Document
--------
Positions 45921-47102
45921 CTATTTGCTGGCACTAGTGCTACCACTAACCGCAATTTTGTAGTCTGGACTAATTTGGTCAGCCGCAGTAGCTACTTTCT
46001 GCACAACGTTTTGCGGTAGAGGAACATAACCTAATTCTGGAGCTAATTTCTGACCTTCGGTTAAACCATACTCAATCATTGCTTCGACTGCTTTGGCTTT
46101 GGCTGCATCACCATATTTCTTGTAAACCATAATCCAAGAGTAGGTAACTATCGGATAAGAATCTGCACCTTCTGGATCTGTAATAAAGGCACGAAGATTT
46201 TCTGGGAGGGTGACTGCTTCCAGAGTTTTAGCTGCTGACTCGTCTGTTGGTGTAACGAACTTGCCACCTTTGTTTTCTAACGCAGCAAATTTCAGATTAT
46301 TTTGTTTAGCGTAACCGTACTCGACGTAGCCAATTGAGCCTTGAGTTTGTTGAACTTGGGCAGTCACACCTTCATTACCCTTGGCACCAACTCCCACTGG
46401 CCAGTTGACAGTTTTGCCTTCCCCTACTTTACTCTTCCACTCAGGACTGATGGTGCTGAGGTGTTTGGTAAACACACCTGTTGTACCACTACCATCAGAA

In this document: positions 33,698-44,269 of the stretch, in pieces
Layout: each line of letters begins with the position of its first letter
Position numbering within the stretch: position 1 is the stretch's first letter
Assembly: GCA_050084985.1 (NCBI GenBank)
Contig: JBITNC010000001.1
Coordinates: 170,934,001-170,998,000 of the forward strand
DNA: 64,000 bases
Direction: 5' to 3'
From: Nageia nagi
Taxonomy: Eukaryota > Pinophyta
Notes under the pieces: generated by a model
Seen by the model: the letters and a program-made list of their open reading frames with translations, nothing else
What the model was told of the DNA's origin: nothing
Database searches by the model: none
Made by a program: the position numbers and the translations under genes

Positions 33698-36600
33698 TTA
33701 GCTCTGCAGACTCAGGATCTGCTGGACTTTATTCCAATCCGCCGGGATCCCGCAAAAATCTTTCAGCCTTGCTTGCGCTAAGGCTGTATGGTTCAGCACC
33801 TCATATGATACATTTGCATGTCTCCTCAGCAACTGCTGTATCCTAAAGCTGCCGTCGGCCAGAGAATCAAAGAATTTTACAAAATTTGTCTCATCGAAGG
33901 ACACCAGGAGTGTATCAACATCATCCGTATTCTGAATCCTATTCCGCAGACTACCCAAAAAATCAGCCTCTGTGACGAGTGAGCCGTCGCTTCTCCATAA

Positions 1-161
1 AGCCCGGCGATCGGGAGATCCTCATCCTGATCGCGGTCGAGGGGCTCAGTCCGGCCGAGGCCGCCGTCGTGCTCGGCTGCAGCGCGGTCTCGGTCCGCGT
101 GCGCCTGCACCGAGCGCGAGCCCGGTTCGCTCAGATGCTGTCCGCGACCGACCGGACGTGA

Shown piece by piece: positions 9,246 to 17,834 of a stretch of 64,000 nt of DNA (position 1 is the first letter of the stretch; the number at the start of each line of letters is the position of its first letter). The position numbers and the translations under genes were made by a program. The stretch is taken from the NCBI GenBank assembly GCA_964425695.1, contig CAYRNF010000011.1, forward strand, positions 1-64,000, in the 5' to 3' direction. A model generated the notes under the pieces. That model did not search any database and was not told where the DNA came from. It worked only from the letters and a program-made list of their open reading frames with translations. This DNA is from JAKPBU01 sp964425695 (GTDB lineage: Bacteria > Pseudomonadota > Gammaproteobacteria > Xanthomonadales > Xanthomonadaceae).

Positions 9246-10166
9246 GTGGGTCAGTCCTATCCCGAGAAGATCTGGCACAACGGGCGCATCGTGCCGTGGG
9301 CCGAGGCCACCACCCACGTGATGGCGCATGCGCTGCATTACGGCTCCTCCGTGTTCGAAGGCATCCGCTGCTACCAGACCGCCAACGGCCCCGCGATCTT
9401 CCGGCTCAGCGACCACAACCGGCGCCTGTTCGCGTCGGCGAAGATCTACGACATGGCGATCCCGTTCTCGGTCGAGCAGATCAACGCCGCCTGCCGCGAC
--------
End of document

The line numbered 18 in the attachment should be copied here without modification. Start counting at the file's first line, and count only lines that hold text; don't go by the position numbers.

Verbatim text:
Notes under the pieces: generated by a model